throw new ArgumentException("Expiration Date already passed");
                }
            }
            else
            {
                throw new ArgumentException("Zip code must be numeric");
            }
        }
    }
}

Finally, the original method returned a Boolean indicating whether or not the charge was successful. It does a lot of work deciphering and interpreting the errors and building good error messages, but it writes the message to a Label control. Again, this code is intended for a single page. I felt that we needed a real response mechanism, so I created another class for that as well.

public class TransactionResponseInfo
{
    public string AuthorizationCode { get; set; }
    public string TransactionID { get; set; }
    public string ReturnCode { get; set; }
    public string Message { get; set; }
}

Finally, I made a Transaction class to hold the method and made the method static. As you’ll see, most of the original code remains intact, with the necessary changes to incorporate the new class structure discussed above.

public static class Transaction
{
    public static TransactionResponseInfo ProcessPayment(
        TransactionRequestInfo transaction, AuthNetAccountInfo account)
    {
        TransactionResponseInfo response = new TransactionResponseInfo();

        WebClient objRequest = new WebClient();
        System.Collections.Specialized.NameValueCollection objInf =
          new System.Collections.Specialized.NameValueCollection(30);
        //System.Collections.Specialized.NameValueCollection objRetInf =
        //  new System.Collections.Specialized.NameValueCollection(30);
        byte[] objRetBytes;
        string[] objRetVals;
        string strError;

        #region Set Request Values
        objInf.Add("x_version", account.AuthNetVersion);
        objInf.Add("x_delim_data", "True");
        objInf.Add("x_login", account.AuthNetLoginID);
        // objInf.Add("x_password", account.AuthNetPassword);
        objInf.Add("x_tran_key", account.AuthNetTransKey);
        objInf.Add("x_relay_response", "False");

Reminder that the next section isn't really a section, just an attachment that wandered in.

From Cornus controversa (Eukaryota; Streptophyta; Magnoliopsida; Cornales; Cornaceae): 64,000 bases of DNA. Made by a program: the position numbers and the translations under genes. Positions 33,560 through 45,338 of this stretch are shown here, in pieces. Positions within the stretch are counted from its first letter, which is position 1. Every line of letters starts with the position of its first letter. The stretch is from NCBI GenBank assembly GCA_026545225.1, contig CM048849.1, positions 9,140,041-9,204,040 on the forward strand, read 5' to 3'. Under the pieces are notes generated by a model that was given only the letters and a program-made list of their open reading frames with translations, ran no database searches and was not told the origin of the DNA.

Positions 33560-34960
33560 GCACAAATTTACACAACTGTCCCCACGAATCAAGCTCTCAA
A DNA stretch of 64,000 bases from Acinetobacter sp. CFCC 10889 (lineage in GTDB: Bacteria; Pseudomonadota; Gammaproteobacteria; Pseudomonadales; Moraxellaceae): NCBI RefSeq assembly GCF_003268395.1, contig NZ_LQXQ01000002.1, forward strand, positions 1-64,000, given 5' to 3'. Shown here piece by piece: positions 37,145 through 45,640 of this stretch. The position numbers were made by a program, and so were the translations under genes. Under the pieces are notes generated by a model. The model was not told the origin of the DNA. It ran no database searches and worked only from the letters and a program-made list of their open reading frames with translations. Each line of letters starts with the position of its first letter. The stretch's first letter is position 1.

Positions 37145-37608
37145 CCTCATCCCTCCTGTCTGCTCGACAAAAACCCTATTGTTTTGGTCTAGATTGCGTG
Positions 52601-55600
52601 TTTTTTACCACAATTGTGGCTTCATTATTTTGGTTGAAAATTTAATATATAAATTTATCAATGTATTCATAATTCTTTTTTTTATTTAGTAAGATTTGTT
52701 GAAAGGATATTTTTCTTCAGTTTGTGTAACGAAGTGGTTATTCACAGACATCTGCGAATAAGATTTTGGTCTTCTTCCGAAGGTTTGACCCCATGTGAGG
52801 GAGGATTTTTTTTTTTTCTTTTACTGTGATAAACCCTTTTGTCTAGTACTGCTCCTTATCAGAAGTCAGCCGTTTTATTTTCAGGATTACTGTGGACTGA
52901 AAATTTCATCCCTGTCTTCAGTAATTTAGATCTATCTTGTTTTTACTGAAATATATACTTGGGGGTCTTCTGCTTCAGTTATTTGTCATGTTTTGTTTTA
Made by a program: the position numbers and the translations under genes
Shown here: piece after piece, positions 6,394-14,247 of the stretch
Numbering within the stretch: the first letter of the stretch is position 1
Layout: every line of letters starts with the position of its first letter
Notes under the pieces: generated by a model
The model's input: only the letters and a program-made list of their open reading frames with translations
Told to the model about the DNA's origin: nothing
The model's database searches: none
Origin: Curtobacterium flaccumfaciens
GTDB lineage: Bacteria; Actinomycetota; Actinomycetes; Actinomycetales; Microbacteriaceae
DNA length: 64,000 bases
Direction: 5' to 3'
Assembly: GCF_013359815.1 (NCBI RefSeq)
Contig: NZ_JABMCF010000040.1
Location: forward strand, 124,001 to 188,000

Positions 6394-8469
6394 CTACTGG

objInf.Add("x_delim_char", ",");
        objInf.Add("x_encap_char", "|");

        // Billing Address
        objInf.Add("x_first_name", transaction.FirstName);
        objInf.Add("x_last_name", transaction.LastName);
        objInf.Add("x_address", transaction.Address);
        objInf.Add("x_city", transaction.City);
        objInf.Add("x_state", transaction.State);
        objInf.Add("x_zip", transaction.Zip);
        objInf.Add("x_country", transaction.Country);

        // Card Details
        objInf.Add("x_card_num", transaction.CardNumber);
        objInf.Add("x_exp_date", transaction.ExpDate);

        // Authorization code of the card (CCV)
        objInf.Add("x_card_code", transaction.SecurityCode);

        objInf.Add("x_method", "CC");
        objInf.Add("x_type", "AUTH_CAPTURE");
        objInf.Add("x_amount", transaction.ChargeAmount.ToString());
        objInf.Add("x_description", transaction.Description);

        // Currency setting. Check the guide for other supported currencies
        objInf.Add("x_currency_code", "USD");

        if (account.IsTestMode)
        {
            // Pure Test Server
            objInf.Add("x_test_request", "True");
            objRequest.BaseAddress =
              "https://test.authorize.net/gateway/transact.dll";
        }
        else if (!account.IsTestMode)
        {
            // Actual Server
            objInf.Add("x_test_request", "False");
            objRequest.BaseAddress =
              "https://secure.authorize.net/gateway/transact.dll";
        }
        else
        {
            throw new Exception("Transaction Mode Invalid");